13 Free Software That Encrypt Your Data

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  • freggo
    Interesting list. I stay with TrueCrypt. Works well, never had a problem,
  • I do like the premise of the article, but IMHO full of questionable choices.

    1. Gmail: while your connection to the gmail server is encrypted through https, your mail is neither encrypted on the gmail server itself nor during the transport to your recipient nor on your recipients side. It is well known that the US-law-enforcement can be given access to gmail and the same might be true for law-enforcement in many other countries. It can also be accessed if someone hacks gmail (happened at least once already, perpetrator beeing most probably the chinese government). Your data is not really save from anyone.

    TL;DR: Gmail is NOT encryption!

    2. Similarly to point one, the article does not clear up the difference between spideroak and e.g. dropbox. While dropbox does encrypt your data during transfer, it is NOT encrypted on the dropbox servers. While there are good reasons for this it also means your data is not save from law-enforcement or hackers (or the 24h dropbox bug where you could log into any account because they forgot to check whether the password was correct). Spideroak on the other does not have your unencrypted data. All data is first encrypted by a password only known to you and then sent to spideroak. Your data on the spideroak servers is encrypted with your password, so none (not even spideroak) can decrypt it except you. This is also the reason there is no web-interface for spideroak.
    TL;DR: Dropbox is NOT encryption, but SpiderOak is.
  • pcxperp
    "TrueCrypt can even create a decoy OS on your PC, which you can provides access to under duress and through the scent of the real OS which contains your sensitive data."

    I think this is supposed to be something more like, "TrueCrypt can even create a decoy encrypted file or partition on your PC, which you can provides access to under duress and throw the scent off the real encrypted file or partition which contains your sensitive data."

    I use TrueCrypt regularly and have never known it to support any type of fake OS. It will let you create a partition in which to store encrypted data, and then you can assign that partition to masquerade as a different file type (such as a word doc, sys file, or whatever you choose). You can then bury the partition deep inside a system folder where the average user would never dare tread. If someone was looking right at it, they would not know it because it would appear to be a regular file (you could name the file "system.ini", assign it an icon, and bury it in the Windows folder).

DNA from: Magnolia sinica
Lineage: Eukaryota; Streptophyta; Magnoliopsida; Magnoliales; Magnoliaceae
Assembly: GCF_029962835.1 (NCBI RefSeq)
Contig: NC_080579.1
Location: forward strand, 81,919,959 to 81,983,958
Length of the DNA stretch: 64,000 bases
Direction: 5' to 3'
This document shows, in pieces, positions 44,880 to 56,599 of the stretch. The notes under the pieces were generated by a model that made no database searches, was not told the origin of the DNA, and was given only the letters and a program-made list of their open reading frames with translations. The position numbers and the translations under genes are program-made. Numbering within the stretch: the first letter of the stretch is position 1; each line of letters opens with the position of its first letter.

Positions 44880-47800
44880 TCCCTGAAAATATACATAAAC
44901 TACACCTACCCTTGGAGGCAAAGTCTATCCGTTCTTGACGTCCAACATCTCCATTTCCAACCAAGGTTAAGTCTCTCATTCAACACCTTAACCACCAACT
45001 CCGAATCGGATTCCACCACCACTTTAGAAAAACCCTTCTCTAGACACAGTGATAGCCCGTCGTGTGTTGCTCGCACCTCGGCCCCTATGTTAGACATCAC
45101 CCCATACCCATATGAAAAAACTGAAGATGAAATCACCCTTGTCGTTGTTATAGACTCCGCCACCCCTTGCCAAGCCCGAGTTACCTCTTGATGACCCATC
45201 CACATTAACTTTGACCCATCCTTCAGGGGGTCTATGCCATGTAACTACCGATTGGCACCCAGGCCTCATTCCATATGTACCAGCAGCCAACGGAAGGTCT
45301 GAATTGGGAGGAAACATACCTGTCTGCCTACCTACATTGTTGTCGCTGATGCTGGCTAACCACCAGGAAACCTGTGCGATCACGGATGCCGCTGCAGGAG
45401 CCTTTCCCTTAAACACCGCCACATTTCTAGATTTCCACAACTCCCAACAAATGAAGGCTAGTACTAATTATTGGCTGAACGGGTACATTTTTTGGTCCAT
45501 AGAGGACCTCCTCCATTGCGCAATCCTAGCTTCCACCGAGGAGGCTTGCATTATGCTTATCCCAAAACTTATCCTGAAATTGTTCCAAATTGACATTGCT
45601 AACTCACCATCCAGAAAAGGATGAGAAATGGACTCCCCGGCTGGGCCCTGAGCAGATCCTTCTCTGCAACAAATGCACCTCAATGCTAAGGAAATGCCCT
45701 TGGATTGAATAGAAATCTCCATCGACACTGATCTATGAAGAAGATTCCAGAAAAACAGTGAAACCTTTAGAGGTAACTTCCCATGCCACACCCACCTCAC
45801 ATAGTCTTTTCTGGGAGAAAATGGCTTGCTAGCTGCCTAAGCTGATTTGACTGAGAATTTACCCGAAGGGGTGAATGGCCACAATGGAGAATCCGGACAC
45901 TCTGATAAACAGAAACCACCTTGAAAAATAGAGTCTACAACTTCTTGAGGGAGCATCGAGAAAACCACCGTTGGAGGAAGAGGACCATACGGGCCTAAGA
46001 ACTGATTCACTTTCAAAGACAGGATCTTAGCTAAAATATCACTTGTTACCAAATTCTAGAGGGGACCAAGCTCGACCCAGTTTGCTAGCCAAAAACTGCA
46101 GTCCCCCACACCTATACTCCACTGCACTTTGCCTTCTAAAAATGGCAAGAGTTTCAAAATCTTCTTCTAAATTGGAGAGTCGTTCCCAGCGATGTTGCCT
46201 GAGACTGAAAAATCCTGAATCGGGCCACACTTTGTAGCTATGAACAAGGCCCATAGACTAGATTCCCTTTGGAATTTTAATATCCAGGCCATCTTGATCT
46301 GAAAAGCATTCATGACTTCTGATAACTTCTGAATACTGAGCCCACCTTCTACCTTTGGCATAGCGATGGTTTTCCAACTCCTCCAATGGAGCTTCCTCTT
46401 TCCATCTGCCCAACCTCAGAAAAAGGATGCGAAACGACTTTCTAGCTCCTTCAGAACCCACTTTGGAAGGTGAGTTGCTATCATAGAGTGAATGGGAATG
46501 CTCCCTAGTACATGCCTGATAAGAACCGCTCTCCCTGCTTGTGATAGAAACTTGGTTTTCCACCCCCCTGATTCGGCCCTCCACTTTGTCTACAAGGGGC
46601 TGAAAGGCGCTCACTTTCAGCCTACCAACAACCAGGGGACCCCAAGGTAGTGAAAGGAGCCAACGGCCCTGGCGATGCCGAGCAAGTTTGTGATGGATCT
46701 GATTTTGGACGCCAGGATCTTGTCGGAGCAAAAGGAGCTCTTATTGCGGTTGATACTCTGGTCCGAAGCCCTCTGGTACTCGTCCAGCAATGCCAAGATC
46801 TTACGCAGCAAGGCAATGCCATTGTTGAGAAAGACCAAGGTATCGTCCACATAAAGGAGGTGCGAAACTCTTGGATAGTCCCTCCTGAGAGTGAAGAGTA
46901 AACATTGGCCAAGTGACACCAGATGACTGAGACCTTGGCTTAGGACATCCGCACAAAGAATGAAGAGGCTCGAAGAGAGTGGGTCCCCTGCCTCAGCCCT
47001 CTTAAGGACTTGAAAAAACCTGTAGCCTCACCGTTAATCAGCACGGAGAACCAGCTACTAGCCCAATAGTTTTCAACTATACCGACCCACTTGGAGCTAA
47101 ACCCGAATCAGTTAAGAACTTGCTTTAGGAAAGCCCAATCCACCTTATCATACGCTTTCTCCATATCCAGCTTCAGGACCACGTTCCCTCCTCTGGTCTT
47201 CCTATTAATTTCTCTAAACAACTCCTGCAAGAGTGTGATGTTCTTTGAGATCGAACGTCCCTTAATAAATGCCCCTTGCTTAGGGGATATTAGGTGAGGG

The dummy partition works as follows: lets say when you create the partition make it 40gigs, 30 to main partition and 10 to the dummy partition. Make the partition appear to look like a system file or whatever. The 30gig portion is assigned the password XXXXXX, and the hidden 10gig partition is assigned the password OOOOOO. Then dump all your porn on the 30 gig partition, and maybe all your old school work on the 10gig. If by chance your wife came across the file, tried to open it, and became suspicious when it won't open, you could say, "Look honey, its just my old school work", type in the OOOOOO password for the hidden partition, and it will show her the school work you have inside. Think of it as having two passwords for your partition file, one that opens the main, and one that opens the hidden portion within the main.

    I don't know of any other encrypting programs that give the end user that kind of control and freedom. Obviously, I LOVE Truecrypt.
  • ben850
    +9,001 for TrueCrypt
  • LORD_ORION
    Can you trust things like FileVault and Bitlocker to be safe? At a minimum, you could not trust it to save you from your own government.
  • pcxperp
    Filevault and Bitlocker suck. If I can crack your OS password, then I have access to your Bitlocker files. There are dozens of free apps out there that can crack a Windows password in seconds, basically making Bitlocker useless.
  • assasin32
    pcxperpFilevault and Bitlocker suck. If I can crack your OS password, then I have access to your Bitlocker files. There are dozens of free apps out there that can crack a Windows password in seconds, basically making Bitlocker useless.


    If your using a weak password like "password" or "0123" you shouldn't be using encryption it's that simple. But I imagine majority of the users who do use encryption your not going to be able to use a password guesser on any program they use and get their password within any amount of time that the data will still be of use. Things are un/fortunately not like TV where we can have Abbey crack 256bit AES encryption in a hurry to find the serial killer from the USB key he accidently left on scene.

    Take me for example my password for what I use encryption on it's pretty much equalivent to using a PW like this "I really h8t3 annoyingly b1g passwords don't you???" and thats combined with some keyfiles you need to know about to use. Chances are your not going to be able to access that unless I let you because every time you add a character to a password you increase how strong it is drastically so memorizing "ah93!5k" isn't as strong as a simple sentence thats easy to memorize especially if you have bad spelling/grammer.